Social Media Sidebar

Announcement

Please sign up, comment on articles and bring your friends!

Current poll

PlanetTech is asking:

What do you think about our new web site?

Love it, indeed
Really good solution
Same as old one
The old one was better
This is a new option

Quote of the day

When seen through the lens of technology, few resources are truly scarce; they’re mainly inaccessible. 

 

Peter Diamandis

New analysis links the height of trees to the climate

RATE THIS! +17
Posted in Science on 18th Aug, 2014 12:16 AM by AlexMuller

What limits the height of trees? Is it the fraction of their photosynthetic energy they devote to productive new leaves? Or is it their ability to hoist water hundreds of feet into the air, supplying the green, solar-powered sugar factories in those leaves? Both factors, resource allocation and hydraulic limitation, might play a role.

 

Scientific debate has arisen as to which factor (or what combination) actually sets maximum tree height, and how their relative importance varies in different parts of the world. In research to be published in the journal Ecology, and currently posted online as a preprint, Thomas Givnish, a professor of botany at the University of Wisconsin-Madison, attempts to resolve this debate by studying how tree height, resource allocation and physiology vary with climate in Victoria state, located in southeastern Australia. There, Eucalyptus species exhibit almost the entire global range in height among flowering trees, from 4 feet to more than 300 feet.

 
"Since Galileo's time," Givnish says, "people have wondered what determines maximum tree height: 'Where are the tallest trees, and why are they so tall?' Our study talks about the kind of constraints that could limit maximum tree height, and how those constraints and maximum height vary with climate." One of the species under study, Eucalyptus regnans, called mountain ash in Australia, but distinct from the smaller and unrelated mountain ash found in the U.S, is the tallest flowering tree in the world. In Tasmania, an especially rainy part of southern Australia, the tallest living E. regnans is 330 feet tall.
 
(The tallest tree in the world is a coastal redwood in northern California that soars 380 feet above the ground.) Southern Victoria, Tasmania and northern California all share high rainfall, high humidity and low evaporation rates, underlining the importance of moisture supply to ultra-tall trees. But the new study by Givnish, Graham Farquhar of the Australian National University and others shows that rainfall alone cannot explain maximum tree height.

Tags: treesnatureclimateecologybiology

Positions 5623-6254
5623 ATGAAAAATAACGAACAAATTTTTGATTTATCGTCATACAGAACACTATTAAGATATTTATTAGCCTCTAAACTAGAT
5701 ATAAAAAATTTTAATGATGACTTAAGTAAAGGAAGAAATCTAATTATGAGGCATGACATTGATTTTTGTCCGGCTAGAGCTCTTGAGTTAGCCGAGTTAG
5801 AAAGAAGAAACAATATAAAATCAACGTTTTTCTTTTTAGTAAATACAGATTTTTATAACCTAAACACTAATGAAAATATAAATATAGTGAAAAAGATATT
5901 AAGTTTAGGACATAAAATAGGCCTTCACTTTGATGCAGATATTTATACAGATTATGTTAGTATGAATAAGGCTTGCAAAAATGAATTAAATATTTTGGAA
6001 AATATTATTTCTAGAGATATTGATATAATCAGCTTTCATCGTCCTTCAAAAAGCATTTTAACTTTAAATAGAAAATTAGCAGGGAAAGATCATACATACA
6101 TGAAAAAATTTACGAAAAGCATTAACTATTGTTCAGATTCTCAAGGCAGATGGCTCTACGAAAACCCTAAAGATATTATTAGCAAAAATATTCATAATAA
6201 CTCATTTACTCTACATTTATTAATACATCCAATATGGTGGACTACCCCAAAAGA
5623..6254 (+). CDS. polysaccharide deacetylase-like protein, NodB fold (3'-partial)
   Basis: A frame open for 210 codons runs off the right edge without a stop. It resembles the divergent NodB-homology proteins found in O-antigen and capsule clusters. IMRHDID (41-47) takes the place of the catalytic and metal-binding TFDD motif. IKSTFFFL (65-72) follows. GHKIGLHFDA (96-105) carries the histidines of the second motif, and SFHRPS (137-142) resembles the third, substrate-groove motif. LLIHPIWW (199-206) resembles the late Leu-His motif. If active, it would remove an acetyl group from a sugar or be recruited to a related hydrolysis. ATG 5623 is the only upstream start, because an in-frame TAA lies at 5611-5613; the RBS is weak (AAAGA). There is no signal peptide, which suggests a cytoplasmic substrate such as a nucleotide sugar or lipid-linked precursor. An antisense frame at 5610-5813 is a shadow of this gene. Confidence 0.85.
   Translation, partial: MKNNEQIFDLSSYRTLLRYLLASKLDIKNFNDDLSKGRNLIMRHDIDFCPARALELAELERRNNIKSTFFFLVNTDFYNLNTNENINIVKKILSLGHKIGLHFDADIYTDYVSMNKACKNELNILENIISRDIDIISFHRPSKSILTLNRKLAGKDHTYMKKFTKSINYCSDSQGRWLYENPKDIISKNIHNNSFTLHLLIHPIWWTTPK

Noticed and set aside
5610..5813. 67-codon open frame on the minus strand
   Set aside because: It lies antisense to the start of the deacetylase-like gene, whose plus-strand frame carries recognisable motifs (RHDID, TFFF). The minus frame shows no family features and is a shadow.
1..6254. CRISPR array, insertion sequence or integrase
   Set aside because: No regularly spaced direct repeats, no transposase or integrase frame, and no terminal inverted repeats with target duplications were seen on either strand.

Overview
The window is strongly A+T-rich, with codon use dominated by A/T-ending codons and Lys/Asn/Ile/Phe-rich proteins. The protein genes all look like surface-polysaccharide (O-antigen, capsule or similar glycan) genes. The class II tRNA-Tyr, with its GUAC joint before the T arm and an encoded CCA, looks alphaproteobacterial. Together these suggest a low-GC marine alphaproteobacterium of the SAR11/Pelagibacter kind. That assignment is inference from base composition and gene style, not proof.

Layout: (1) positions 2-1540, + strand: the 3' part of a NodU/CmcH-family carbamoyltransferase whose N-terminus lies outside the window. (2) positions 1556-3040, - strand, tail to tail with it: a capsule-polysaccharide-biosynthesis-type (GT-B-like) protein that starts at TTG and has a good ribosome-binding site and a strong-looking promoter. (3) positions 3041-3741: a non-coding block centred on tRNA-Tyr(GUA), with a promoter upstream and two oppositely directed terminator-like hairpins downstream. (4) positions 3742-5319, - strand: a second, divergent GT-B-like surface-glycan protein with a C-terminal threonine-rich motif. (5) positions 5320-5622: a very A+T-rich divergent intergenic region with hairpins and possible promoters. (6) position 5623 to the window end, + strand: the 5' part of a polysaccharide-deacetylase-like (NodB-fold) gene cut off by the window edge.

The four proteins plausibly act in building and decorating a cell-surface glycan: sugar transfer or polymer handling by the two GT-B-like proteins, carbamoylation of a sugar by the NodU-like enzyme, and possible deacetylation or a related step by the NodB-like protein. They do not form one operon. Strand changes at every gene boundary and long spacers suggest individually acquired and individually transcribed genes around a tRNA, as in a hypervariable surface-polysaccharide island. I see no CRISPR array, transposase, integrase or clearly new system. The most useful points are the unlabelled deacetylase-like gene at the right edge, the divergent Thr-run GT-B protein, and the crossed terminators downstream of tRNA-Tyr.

Read original article » Back to category

Comments

Author: Guest
Posted: 2014-08-18
+1
Interesting debate. It seems logical that the height of trees will be influenced by many factors and that would depend on a type of a tree- finding all the factors, even main once may be complex Reply


 

Recent headlines

  • Posted in Business on 2017-12-14 01:48:06
    World Bank to stop financing oil, gas projects from 2019..read more
    Posted in Medicine on 2017-12-13 21:23:13
    Marijuana May Help HIV Patients Keep Mental Stamina Longer..read more
    Posted in Business on 2017-12-12 23:15:37
    DeepMind Proves Its AI System's General Purposefulness..read more
    Posted in Software on 2017-12-12 23:04:47
    Blockchain's Boom Year: Job Market Grows 200%..read more
    Posted in Science on 2017-12-12 22:55:41
    President Trump signs directive to return astronauts to.....read more
Posted in Business on 2013-10-10 01:33
China is working towards a manned lunar mission in about.....read more
Posted in Business on 2013-10-20 07:17
Spacex says China is their main competitor for commercial.....read more
Posted in Software on 2013-10-20 06:43
Pirate Bay Browser Clocks 1,000,000 Downloads..read more
Posted in Medicine on 2013-10-10 02:10
Google reportedly investing hundreds of millions into new.....read more
Posted in Medicine on 2013-10-14 03:13
Endothelial Cells Can Repair and Regenerate Organs,.....read more
Posted in Science on 01.01.2010
Spacex says China is their main competitor for commercial.....read more
Posted in Science on 01.01.2010
Staring at Your Phone Could Be Making You Short Sighted..read more
Posted in Science on 01.01.2010
Oculus Rift virtual reality headset coming to mobile, but.....read more
Posted in Science on 01.01.2010
China is working towards a manned lunar mission in about.....read more
Posted in Science on 01.01.2010
Delivering drugs via nanoparticles to target mitochondria..read more

Recent Blog Posts

  • Posted by AlexMuller
    Martian landscapes formed from sand 'levitating' on a little.....read more
    Posted by AlexMuller
    Scientists detect comets outside our solar system..read more
    Posted by AlexMuller
    Advanced artificial limbs mapped in the brain..read more
    Posted by AlexMuller
    Bacteria have a sense of touch..read more
    Posted by AlexMuller
    Recurrent brain cancer: New hope with phase 1 clinical trial.....read more

Login to your Account

Login to your PlanetTech Account here

Username:
Password:
Remember me
or

Create a New Account

You just need username and password

The following errors occured:
Username:
Email:
Password:
Verify password:
Remember me